"They have a cucumber-like flavor with a heart of palm texture."
Add "cat tails" to the roster of foraged foods like ramps, fiddleheads, morels, and wild garlic, that spring brings to market. Cat tails are also known as, "broadleaf bulrush," common bulrush, broadleaf cattail, common cattail, or cat-o'-nine-tails. One word or two, opinion seems to be divided.
At Boston area farmers' markets Silverbrook Farm's Andy Pollack has been introducing customers to this spring delight. New Englanders learned to use cat tails from the Native Americans. Andy harvests them and was encouraging customers to give them a try. "They have a cucumber-like flavor with a heart of palm texture. You can use them like leeks, about the first ten inches, and you can use them raw. You can saute them, bake them or use them in a stir fry," Andy said.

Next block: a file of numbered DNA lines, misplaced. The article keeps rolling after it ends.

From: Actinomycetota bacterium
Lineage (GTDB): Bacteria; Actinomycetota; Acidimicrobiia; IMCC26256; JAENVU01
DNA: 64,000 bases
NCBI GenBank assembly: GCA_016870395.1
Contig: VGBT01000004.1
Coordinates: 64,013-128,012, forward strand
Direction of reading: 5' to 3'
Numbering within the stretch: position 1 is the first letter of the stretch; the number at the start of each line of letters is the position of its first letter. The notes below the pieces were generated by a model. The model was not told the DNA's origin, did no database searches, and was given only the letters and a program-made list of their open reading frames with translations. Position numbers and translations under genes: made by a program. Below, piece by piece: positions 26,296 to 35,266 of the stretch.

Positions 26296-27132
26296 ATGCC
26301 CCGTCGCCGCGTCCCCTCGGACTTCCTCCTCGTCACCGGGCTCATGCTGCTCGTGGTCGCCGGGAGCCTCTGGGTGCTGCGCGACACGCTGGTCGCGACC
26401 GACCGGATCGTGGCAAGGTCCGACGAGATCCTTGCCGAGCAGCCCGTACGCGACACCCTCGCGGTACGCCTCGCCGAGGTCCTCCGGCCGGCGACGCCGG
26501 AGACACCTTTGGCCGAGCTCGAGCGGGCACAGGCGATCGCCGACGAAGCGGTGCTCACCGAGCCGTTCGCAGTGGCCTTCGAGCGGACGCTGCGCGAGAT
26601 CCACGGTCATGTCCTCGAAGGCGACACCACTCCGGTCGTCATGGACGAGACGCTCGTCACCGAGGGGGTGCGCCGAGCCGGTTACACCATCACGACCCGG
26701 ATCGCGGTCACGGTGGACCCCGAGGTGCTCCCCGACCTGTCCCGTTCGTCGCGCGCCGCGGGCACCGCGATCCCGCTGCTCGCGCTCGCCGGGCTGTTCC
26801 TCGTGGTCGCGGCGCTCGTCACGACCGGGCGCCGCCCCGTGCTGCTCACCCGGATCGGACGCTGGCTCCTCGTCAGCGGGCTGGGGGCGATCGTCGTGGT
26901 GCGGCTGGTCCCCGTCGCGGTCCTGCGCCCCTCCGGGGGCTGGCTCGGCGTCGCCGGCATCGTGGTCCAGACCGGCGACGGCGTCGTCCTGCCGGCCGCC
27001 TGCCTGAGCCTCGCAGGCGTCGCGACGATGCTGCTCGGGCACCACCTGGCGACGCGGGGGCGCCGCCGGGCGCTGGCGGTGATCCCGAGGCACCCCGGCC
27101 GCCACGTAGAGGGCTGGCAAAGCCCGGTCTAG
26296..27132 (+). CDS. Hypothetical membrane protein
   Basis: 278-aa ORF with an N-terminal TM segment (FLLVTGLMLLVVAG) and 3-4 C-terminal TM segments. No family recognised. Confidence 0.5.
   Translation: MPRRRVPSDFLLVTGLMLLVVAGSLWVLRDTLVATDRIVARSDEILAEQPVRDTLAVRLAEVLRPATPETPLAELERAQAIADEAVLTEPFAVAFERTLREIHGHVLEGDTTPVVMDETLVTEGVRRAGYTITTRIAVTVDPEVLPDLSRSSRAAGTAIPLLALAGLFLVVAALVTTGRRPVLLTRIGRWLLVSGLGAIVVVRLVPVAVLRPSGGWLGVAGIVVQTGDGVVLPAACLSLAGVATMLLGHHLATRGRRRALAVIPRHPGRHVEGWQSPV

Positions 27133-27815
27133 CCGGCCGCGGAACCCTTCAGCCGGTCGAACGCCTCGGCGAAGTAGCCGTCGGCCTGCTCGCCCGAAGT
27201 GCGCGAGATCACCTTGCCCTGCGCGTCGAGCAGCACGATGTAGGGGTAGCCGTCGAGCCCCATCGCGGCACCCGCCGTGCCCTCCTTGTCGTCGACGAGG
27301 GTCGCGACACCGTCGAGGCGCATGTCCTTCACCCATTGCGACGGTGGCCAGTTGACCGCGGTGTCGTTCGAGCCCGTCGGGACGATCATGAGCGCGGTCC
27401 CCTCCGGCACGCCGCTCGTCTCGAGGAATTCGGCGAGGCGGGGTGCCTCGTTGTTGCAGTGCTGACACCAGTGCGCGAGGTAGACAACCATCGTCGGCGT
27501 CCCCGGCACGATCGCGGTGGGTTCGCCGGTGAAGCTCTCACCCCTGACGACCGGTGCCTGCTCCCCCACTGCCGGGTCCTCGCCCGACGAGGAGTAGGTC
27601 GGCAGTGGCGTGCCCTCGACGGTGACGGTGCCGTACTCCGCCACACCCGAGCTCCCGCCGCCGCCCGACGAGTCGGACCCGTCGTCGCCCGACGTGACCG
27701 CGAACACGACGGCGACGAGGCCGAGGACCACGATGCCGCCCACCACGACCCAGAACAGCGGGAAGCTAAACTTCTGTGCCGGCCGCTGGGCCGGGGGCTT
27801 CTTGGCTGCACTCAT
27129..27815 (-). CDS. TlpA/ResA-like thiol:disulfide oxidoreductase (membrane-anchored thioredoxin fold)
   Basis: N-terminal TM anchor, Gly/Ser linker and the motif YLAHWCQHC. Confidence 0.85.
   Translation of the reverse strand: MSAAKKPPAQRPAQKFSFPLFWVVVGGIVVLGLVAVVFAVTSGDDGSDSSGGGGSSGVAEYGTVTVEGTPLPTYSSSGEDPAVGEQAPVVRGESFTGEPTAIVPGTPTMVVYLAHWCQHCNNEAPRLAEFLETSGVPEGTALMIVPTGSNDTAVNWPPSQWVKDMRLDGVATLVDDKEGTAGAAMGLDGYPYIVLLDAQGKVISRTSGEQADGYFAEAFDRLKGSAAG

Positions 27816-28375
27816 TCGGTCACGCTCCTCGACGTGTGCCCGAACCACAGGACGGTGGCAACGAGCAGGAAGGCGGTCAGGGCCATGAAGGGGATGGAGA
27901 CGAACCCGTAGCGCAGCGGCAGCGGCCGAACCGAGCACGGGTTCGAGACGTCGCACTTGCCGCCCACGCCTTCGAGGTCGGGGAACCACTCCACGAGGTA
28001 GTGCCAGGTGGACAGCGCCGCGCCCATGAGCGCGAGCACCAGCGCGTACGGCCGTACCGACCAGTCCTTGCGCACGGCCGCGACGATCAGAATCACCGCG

I was game, tasted some and agreed. They taste a bit like cucumber (fresh and crisp) with maybe some zucchini tossed in.
The US Forest Service says this plant has been called the "Supermarket of the Swamp." Broadleaf cat tails grow throughout the world and traditionally have been used for food, medicine, tools, torches, building material and even toothpaste.
"Broadleaf cattail is entirely edible, and Native Americans utilized broadleaf cattail year-round. Newly emerged sprouts were eaten as a green vegetable in the spring. Flower stalks were boiled and eaten like corn on the cob. Broadleaf cattail pollen, which has a nutty flavor and is high in protein, was added to other flours. Rhizomes were dug and eaten in the fall and winter," says the Forest Service website.
Cattails can grow in polluted water, so while I would buy them from Andy, a farmer I've known for years, I hesitated if I didn't know the vendor. I believe you should only accept foraged food from sources you trust.
With the warm spring we've had, cat tails in this stage—when the shoots are tender and edible—have another week or so in Massachusetts but will be around a bit longer in cooler parts of the country.
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